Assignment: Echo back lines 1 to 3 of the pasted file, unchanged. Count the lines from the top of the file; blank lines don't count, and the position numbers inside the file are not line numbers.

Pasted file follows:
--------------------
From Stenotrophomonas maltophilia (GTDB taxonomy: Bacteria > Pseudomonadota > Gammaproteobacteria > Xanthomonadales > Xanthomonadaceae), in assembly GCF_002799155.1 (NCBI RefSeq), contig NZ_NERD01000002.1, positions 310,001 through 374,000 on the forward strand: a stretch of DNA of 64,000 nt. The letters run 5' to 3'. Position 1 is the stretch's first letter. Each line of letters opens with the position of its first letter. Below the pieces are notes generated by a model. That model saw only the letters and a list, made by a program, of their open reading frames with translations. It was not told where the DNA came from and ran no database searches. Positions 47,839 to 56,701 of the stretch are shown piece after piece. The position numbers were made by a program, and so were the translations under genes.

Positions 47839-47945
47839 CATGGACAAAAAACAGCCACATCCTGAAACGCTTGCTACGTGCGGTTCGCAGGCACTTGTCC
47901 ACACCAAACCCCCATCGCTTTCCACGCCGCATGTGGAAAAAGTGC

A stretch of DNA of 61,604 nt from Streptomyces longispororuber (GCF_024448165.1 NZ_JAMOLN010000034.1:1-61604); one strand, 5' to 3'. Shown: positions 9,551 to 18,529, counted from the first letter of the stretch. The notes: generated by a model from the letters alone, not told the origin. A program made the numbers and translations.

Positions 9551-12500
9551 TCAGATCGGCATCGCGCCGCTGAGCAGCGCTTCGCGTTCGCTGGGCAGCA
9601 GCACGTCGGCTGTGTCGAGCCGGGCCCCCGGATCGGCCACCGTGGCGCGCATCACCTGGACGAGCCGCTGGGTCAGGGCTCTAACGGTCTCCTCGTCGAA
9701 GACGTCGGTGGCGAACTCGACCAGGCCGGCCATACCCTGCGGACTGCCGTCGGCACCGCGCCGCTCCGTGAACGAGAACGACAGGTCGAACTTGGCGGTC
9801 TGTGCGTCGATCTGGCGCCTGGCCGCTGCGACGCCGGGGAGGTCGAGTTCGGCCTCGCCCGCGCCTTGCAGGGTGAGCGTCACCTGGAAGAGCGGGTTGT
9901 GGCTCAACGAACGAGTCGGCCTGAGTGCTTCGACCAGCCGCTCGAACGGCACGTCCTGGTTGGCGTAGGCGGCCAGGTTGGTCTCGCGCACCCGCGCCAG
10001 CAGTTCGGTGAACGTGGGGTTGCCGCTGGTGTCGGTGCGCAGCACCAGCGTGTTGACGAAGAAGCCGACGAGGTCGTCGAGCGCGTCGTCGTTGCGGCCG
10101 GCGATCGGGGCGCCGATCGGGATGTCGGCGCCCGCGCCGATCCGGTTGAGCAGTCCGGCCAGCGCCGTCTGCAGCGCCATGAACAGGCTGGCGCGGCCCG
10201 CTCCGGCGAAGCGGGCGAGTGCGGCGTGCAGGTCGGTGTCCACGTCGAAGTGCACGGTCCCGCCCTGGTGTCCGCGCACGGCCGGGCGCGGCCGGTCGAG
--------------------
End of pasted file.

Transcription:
From Stenotrophomonas maltophilia (GTDB taxonomy: Bacteria > Pseudomonadota > Gammaproteobacteria > Xanthomonadales > Xanthomonadaceae), in assembly GCF_002799155.1 (NCBI RefSeq), contig NZ_NERD01000002.1, positions 310,001 through 374,000 on the forward strand: a stretch of DNA of 64,000 nt. The letters run 5' to 3'. Position 1 is the stretch's first letter. Each line of letters opens with the position of its first letter. Below the pieces are notes generated by a model. That model saw only the letters and a list, made by a program, of their open reading frames with translations. It was not told where the DNA came from and ran no database searches. Positions 47,839 to 56,701 of the stretch are shown piece after piece. The position numbers were made by a program, and so were the translations under genes.

Positions 47839-47945
47839 CATGGACAAAAAACAGCCACATCCTGAAACGCTTGCTACGTGCGGTTCGCAGGCACTTGTCC